Consequently, the stage of cure of a polymer is determinable from signature curve shifts. As would be understood by those having skill in the art, it is not necessary to produce signature curves in printed form or on a computer screen. Intrinsic peak shifts can be calculated and product characteristics determined independent of a tangible signature curve. The power reflection data necessary to produce a signature curve may simply be analyzed within a processor, such as a computer.
 The monomer formulation contains 2-hydroxyethyl methacrylate, N-vinyl pyrrolidone, a crosslinker and thermal initiator. After injecting the monomer mix into polypropylene mold cavities, they were subject to the power profile shown in FIG. 2. The profile represents a 24 minute curing cycle as compared with a required conventional convection oven cycle of 2.5 hours. Results were as follows:
 Unreacted Monomer in the Pre-extracted Lens (Method of the Present Invention)
NVP HEMA μg/mg of lens mat'l μg/mg of lens mat'l 39.1 ND
 It is to be noted that the microwave cure profile in this example was not optimized as values of 17.6 and 19.8 μg/mg of lens mat'l residuals have been achieved. Conventional thermal curing process historically gave 60-80 μg/mg of unreacted NVP monomers in the cured dry lens prior to extraction.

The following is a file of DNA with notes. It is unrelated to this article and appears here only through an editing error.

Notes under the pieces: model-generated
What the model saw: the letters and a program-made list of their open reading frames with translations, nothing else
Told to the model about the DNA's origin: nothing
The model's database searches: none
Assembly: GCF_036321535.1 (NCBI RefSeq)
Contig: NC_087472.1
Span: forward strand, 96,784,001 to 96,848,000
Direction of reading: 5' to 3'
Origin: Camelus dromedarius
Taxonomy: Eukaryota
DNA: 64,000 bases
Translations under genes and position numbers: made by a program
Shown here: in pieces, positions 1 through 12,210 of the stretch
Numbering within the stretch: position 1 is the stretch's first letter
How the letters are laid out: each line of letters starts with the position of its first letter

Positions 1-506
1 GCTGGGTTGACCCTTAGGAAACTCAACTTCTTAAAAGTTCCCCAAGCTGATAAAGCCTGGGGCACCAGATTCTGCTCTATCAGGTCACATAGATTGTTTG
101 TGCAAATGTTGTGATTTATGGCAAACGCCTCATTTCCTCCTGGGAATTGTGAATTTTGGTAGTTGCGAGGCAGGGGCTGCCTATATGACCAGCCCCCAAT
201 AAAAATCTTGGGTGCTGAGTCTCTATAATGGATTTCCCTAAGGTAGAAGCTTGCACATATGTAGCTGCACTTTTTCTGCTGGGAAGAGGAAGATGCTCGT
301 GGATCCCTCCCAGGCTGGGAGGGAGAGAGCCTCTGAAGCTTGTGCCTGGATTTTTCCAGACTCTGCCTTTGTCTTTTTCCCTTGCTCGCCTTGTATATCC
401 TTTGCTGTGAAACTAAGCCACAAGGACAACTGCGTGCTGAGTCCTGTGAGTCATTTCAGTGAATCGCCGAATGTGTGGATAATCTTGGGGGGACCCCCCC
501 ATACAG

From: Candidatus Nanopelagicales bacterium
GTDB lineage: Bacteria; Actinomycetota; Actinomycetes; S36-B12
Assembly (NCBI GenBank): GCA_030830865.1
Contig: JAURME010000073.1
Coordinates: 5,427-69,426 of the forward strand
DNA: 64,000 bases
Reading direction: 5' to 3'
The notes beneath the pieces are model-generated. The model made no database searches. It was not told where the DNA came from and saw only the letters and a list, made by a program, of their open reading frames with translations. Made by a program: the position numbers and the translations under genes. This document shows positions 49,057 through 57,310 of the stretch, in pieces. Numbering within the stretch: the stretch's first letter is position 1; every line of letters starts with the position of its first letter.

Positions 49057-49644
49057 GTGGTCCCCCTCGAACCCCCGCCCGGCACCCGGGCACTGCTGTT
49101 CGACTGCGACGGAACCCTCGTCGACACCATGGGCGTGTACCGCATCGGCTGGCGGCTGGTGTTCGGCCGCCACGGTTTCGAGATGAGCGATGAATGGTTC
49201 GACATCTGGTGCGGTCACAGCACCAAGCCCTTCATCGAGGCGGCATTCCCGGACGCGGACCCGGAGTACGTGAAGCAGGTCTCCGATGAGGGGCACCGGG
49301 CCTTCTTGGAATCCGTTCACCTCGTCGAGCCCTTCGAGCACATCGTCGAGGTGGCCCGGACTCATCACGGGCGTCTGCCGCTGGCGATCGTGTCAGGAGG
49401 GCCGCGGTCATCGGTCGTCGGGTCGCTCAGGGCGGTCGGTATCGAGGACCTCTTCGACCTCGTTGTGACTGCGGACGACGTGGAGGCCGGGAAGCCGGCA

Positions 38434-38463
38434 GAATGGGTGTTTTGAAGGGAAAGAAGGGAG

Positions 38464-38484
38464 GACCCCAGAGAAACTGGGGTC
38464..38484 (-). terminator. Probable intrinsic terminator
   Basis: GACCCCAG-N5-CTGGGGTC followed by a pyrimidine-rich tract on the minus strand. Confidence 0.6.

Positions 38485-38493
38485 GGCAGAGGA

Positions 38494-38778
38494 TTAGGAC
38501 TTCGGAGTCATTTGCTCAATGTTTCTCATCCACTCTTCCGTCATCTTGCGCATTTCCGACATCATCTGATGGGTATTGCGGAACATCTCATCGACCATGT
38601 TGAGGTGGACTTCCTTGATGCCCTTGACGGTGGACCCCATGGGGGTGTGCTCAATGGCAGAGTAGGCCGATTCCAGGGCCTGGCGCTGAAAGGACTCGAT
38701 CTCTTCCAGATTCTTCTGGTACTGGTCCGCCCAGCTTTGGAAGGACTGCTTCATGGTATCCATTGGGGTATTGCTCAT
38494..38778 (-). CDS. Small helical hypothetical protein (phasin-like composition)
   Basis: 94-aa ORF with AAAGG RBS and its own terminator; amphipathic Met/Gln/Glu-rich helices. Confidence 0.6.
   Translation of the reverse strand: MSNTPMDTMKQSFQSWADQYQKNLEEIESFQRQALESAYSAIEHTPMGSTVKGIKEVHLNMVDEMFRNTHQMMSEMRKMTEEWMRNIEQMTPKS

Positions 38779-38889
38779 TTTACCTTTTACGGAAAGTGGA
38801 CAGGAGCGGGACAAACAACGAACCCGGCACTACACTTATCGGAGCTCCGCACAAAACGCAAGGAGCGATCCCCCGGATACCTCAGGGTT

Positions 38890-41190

Unreacted Monomers in Pre-extracted Lens (Convection Thermal Cure)
NVP HEMA μg/mg of lens mat'l μg/mg of lens mat'l 67.5 ND
 Refractive Index & Water Content
Microwave Cured Convection Thermal Cure RI % WC RI % WC AVERAGE 1.3814 71.52 AVERAGE 1.3837 70.17 Std. Dev. 0.0002 0.14 Std. Dev. 0.0007 0.42
 This example represents variable frequency microwave curing of a urethane pre-polymer, TRIS and dimethylacrylamide as monomers, and a thermal initiator. Lenses were cast in polypropylene mold cavities. The power profile is shown in FIG. 3, and represents a 7-minute curing cycle. The results achieved were as follows:
 Average Percent Water was measured to be 26.23% on fully processed lenses which is in the required range.
 Modulus (g/mm2)=49(3)
 Tensile Strength (g/mm2)=31(8)
 Elongation (%)=167(44)
 Tear strength=10(0.6)
 ( )=standard deviation
 Gas Chromatography Results of Lenses:
DMA Thermal Tris Meth. (μg/mg of Initiator (μg/mg of Sample mat'l) (μg/mg of mat'l) mat'l) Dry released lens lot 1.71 ND 0.73 Prior to extraction
 The chromatography obtained in this analysis meet all system suitability requirements.
 In the drawings and specification, there have been disclosed typical preferred embodiments of the invention and, although specific terms are employed, they are used in a generic and descriptive sense only and not for purposes of limitation, the scope of the invention being set forth in the following claims.
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|U.S. Classification||264/1.36, 264/489, 264/40.1|
|International Classification||B29D11/00, B29C37/00, B29C35/02, B29C35/08|
|Cooperative Classification||B29L2011/0041, B29C37/006, B29C35/08, B29C2035/0855, B29D11/00134, B29C35/0288|
|European Classification||B29D11/00C4Y2, B29C35/02R, B29C35/08|